Photo / Tim Greenway
Quincy Hentzel, president and CEO of the Portland Regional Chamber of Commerce, has worked with the business community to develop new efforts to improve diversity.

“Collectively, as a community, we have people who can work together to amplify the groups that are already doing good work and combine our efforts to find new ways to serve those communities,” Quincy Hentzel, president and CEO of the Portland Regional Chamber of Commerce.

“The business community won’t solve all the problems on its own, but it can help do its part and show support.”

The Third Place, a coworking and community space for Black entrepreneurs and emerging leaders, and ProsperityME, which helps immigrants and refugees gain financial stability, are among the groups now working with the chamber and business community.

“We are trying to change a culture that has existed forever,” says Claude Rwaganje, founder and executive director of ProsperityME. “Most businesses in Maine are family businesses. That does not entice many who are outsiders. The fact that other companies in Maine are trying to change and there is momentum for change, I say ‘Hallelujah.’”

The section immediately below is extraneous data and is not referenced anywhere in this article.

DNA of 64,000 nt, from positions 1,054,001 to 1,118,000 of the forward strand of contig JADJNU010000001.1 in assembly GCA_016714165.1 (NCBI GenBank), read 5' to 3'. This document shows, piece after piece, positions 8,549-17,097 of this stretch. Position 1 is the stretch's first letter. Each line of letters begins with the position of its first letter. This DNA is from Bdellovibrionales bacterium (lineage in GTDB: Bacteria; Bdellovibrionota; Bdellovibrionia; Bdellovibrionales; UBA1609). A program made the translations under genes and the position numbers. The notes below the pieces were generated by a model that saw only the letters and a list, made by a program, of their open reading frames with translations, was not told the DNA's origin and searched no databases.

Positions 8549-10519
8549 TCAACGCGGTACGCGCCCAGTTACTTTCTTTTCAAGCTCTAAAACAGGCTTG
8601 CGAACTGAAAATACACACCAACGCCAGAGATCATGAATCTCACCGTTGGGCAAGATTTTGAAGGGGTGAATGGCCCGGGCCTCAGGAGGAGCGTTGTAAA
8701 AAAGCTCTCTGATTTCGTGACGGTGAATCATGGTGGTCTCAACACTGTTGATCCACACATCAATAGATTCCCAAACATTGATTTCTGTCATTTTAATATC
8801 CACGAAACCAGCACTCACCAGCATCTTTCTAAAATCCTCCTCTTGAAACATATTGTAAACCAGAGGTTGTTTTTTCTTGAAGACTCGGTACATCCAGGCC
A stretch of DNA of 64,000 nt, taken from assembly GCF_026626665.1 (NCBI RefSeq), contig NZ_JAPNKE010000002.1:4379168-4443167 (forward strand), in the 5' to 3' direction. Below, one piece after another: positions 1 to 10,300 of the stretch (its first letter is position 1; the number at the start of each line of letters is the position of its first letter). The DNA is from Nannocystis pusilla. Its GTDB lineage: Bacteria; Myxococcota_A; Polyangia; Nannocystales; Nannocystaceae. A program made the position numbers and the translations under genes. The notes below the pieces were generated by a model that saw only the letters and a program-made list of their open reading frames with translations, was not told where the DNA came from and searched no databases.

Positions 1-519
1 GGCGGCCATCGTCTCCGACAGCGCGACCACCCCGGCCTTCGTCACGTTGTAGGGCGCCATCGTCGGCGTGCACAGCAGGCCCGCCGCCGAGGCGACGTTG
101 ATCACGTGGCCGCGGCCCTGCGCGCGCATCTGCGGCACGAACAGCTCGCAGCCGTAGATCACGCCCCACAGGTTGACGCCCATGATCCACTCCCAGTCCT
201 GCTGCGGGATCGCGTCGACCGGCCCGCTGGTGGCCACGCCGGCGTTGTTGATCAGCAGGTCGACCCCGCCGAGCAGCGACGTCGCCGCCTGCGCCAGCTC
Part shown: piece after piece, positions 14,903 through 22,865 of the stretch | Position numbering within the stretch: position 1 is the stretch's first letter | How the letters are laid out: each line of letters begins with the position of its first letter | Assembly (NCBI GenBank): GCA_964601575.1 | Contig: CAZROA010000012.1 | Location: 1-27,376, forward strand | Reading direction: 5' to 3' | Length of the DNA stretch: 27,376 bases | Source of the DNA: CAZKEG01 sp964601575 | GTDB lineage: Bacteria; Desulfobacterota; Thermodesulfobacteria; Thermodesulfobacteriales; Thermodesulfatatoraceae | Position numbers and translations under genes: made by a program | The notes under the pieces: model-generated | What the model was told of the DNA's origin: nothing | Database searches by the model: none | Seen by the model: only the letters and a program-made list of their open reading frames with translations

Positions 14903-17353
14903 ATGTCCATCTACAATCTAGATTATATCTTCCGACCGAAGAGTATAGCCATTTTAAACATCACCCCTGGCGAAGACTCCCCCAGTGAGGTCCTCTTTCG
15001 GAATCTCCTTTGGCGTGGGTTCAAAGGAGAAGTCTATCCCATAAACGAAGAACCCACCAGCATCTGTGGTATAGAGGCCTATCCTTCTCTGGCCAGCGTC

Photo / Courtesy of Prosperity ME
Claude Rwaganje, founder and executive director of ProsperityME

The business community will hold BIPOC networking events with the Third Place and ProsperityMe so the BIPOC employees of several organizations can get together, find a community and support each other.

“We’re offering a social safety net that supports people,” says Adilah Muhammad, president and founder of the Third Place. “Networking offers a way to organize the community when there’s not a strong, obvious cultural infrastructure in place.”

“BIPOC people leave Maine because of the lack of social opportunities outside of work. There’s no amount of money you can pay to make someone stay if they don’t have a community or feel at home,” Muhammad says.

“Some of the best recruiters of BIPOC employees are the BIPOC employees already in the workforce. The more opportunities there are for networking and socializing, the more people feel at home and want to be here and work here.”

“Maine is in a unique place. Maine is growing in diversity at a time when people are more accepting of diversity. Maine is at a really good place to make things right. The hope is that with increased levels of dialogue, as the community is emerging, workplaces will be able to receive the shift,” Muhammad says. “The fact that the chamber has put top leadership behind this is a significant show of support and strength.”

Workforce development efforts

The business community also is creating more internship opportunities for high school and college students of color.

This summer, the pilot program of internships will place about 10 students of color at MEMIC, Unum, MaineHealth, Bangor Savings and others. The goal is to double the number of internships next year.